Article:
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Every year, SWIFT updates and publishes security controls that all SWIFT users must apply to their SWIFT-related infrastructure. This article will highlight updates to the annual assessment and attestation process and provide best practices and strategies for CISOs to consider in the 2022 update.
SWIFT is the world’s largest provider of secure financial messaging services to banks and other financial institutions. The network has more than 11,000 users in over 200 countries, which makes it an attractive target to cybercriminals looking for banking information to perpetuate their fraudulent schemes.
Since the 2016 cyber-heist against the Central Bank of Bangladesh that resulted in a loss of $81 million, SWIFT introduced a common set of security controls to foster a more secure financial ecosystem. The Customer Security Programme (CSP) is an industry cooperative to reinforce and safeguard the security of information sharing within the entire ecosystem. As part of an effort to enhance the cybersecurity of the entire ecosystem, members of SWIFT were required to annually self-attest to an initial set of mandatory cybersecurity controls.
Even with enhanced measures for security, it appears that SWIFT cyber fraud, with increasing levels of sophistication, has been on the rise since 2016. Banks and financial services providers cannot risk taking a hands-off approach by relying on the SWIFT network to prevent any fraud. The annual assessment process gives firms the opportunity to not only ensure compliance with SWIFT standards but also be proactive in strengthening current security measures.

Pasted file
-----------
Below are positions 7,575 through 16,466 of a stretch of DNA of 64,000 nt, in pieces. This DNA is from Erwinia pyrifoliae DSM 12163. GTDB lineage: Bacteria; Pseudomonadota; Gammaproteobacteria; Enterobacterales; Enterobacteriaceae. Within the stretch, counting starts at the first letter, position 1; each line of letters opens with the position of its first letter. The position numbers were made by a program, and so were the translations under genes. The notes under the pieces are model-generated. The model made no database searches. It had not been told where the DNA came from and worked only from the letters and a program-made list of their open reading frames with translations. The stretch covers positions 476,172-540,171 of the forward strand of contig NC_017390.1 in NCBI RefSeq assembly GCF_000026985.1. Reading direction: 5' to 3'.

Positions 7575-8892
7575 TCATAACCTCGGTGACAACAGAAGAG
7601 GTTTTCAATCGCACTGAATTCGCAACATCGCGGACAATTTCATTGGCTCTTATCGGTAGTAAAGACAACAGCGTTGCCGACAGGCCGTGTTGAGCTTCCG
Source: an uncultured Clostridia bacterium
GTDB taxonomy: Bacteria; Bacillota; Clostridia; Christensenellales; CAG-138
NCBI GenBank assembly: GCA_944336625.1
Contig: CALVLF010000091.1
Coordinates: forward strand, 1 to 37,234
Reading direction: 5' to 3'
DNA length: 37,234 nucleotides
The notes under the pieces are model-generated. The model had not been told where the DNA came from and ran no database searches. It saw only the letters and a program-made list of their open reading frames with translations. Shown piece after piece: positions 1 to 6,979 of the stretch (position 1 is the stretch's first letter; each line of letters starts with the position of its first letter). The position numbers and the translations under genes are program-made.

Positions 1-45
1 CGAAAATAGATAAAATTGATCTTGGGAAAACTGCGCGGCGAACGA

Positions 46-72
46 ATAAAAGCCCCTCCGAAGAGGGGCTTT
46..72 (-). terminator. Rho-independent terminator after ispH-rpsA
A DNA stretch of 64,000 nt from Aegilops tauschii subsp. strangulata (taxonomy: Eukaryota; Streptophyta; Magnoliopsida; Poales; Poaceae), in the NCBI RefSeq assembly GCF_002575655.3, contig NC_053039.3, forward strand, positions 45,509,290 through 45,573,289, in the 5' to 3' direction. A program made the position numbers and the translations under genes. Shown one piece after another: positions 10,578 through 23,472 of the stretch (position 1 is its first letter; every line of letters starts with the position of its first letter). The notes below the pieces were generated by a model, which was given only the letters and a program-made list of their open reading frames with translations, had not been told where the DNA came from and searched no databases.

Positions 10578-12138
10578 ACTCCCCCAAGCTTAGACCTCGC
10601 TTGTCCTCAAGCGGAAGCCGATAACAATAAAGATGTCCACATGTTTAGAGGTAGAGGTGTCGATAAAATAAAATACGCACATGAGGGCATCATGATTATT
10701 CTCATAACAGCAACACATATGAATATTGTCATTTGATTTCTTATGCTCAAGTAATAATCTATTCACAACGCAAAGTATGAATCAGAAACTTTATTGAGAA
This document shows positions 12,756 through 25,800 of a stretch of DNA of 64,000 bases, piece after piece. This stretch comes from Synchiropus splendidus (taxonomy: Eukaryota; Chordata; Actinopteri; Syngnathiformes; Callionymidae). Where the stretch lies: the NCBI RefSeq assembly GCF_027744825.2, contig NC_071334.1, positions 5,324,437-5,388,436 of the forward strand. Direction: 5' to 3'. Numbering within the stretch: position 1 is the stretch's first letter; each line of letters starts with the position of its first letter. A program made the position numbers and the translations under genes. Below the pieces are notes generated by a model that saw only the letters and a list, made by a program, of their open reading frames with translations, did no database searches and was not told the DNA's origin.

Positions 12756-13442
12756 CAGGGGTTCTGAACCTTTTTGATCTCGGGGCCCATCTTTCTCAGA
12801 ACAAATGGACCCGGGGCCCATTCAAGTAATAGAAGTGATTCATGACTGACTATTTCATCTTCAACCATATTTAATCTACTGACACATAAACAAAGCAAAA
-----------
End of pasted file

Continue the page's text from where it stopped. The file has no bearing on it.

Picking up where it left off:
SWIFT users will need to support their attestation against 2021 standards with an independent internal or external assessment to submit by the end of the year. SWIFT has also published CSCF v2022 for attestation due December 2022 that can also be kept in mind this year.
The CSP establishes a common set of security controls, the Customer Security Controls Framework (CSCF), to help users secure their systems.
All controls are articulated around three overarching objectives, which is underpinned by eight principles. SWIFT developed the controls to mitigate cybersecurity risks by analyzing their cyber threat intelligence and feedback from industry experts and users. These controls are constantly evolving to keep up with cybersecurity practices or for any changes in technologies and regulatory modifications. SWIFT reports any non-compliant organizations to industry regulators.
Each year, users must have their security controls reviewed by an independent party as an informative assessment that will help fill out the annual self-attestation. SWIFT considers mandatory controls as realistic goals for near-term implementation, tangible security gain and risk reduction. Advisory controls are based on good practice that SWIFT recommends users implement. Over time, mandatory controls may change while some advisory controls may become mandatory.